Subsurface methane dynamics of a paddy field under long-term fertilization: C-13-evidence from in-situ belowground labeling
- Wei, Xiaomeng; Fan, Lichao; Li, Yuhong; Wang, Weihua; Zhu, Zhenke; Zhran, Mostafa; Shen, Jianlin; Kim, Pil Joo; Wu, Jinshui; Ge, Tida; Dorodnikov, Maxim
- Issue Date
- ELSEVIER SCI LTD
- CH4 production; CH4 oxidation; Paddy subsoil; Fertilization; 13CH4; AOM
- JOURNAL OF CLEANER PRODUCTION, v.325
- Journal Title
- JOURNAL OF CLEANER PRODUCTION
- Rice paddies are a significant source and sink of methane (CH4). The field surface emission and laboratory turnover potential of CH4 have been extensively studied. However, there is a knowledge gap in underlying mechanisms linking in-situ belowground CH4 production and oxidation potentials affected by rice growth and fertilization. Here, we imemented an improved soil silicone tube approach and 13C-labeled CH4 to measure the in-situ production and oxidation of CH4 in the subsoil (20-30 cm) during rice growth under four long-term (7 years) fertilization treatments. Urea N (uN) fertilization decreased 3-folds CH4 production as compared to nonfertilized control (Control). In combination with uN, biochar apication (uN + Biochar) resulted in similarly low [CH4], but manure fertilization (uN + Manure) stimulated CH4 production which increased with rice growth and reached 0.6 mmol L-1 of soil tube at mature stage relative to uN. During the rice growth, 813C-CH4 values under all fertilizations progressively decreased as compared with the start of the experiment but remained in the range of acetoclastic methanogenesis (- 75 parts per thousand). Pronounced 813C-CO2 enrichment under uN + Manure indicated the increasing contribution of CO2-reduction pathway. The CH4 oxidation was highest (20.1 mu mol L-1) under uN + Manure at tillering stage, followed by uN (14.6 mu mol L-1) at seedling stage. The lowest oxidation potential was under uN + Biochar along with the weakest CH4 concentration dynamics. Water-locked conditions, low measured O2 concentration in silicon tubes, as well as the positive relationship between CH4 oxidation and NO3and DOC suggested a possibility of anaerobic oxidation of CH4 (AOM). In conclusion, the intensive rice growth during seedling and tillering stages controls subsoil CH4 concentrations via methanotrophic activity (anaerobic oxidation pathway). Manure fertilization offset the inhibiting effect of mineral N fertilization on CH4 production but stimulated CH4 oxidation. Among all fertilization treatments biochar strongly suppressed the CH4 turnover and can therefore be recommended for greenhouse gas mitigation strategy in cleaner rice production.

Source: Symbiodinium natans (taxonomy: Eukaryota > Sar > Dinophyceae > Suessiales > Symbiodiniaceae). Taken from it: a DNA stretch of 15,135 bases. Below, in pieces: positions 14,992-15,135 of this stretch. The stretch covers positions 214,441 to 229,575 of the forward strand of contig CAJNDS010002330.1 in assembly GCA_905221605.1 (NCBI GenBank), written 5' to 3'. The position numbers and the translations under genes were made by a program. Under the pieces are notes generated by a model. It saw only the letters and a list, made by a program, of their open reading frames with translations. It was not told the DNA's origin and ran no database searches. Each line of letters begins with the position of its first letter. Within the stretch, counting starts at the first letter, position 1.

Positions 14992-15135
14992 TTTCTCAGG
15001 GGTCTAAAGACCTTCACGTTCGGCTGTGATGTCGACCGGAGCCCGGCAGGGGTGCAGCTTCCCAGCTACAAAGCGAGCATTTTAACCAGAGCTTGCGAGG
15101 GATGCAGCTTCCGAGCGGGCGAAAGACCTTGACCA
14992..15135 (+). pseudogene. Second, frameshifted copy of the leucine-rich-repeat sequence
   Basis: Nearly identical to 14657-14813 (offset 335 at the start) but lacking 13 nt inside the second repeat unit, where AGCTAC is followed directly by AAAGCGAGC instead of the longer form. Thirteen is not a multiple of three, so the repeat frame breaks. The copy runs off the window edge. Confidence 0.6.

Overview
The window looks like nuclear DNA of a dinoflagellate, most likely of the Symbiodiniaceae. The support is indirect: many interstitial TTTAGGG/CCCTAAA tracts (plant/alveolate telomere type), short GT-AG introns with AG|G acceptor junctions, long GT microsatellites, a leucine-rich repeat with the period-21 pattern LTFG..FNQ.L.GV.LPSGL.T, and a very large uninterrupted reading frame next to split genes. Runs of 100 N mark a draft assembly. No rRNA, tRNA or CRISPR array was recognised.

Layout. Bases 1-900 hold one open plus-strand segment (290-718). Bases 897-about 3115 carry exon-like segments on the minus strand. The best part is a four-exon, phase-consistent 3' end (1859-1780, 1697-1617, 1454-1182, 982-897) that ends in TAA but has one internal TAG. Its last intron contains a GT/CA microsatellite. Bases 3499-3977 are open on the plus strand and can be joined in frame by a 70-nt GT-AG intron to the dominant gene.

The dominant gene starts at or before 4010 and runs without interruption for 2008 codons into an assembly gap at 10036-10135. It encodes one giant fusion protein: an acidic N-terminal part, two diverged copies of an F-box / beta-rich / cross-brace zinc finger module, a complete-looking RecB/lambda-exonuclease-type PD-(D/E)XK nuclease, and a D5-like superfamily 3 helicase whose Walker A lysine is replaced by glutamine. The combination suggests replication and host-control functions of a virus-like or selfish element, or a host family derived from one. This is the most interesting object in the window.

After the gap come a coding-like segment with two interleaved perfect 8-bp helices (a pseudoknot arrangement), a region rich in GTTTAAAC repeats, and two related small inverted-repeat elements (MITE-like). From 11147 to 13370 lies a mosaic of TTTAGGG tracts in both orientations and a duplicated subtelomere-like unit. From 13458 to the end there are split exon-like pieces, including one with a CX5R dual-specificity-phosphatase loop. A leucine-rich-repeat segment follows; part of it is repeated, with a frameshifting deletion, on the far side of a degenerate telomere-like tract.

- Files in This Item
- There are no files associated with this item.
- Appears in
- ETC > Journal Articles
Items in ScholarWorks are protected by copyright, with all rights reserved, unless otherwise indicated.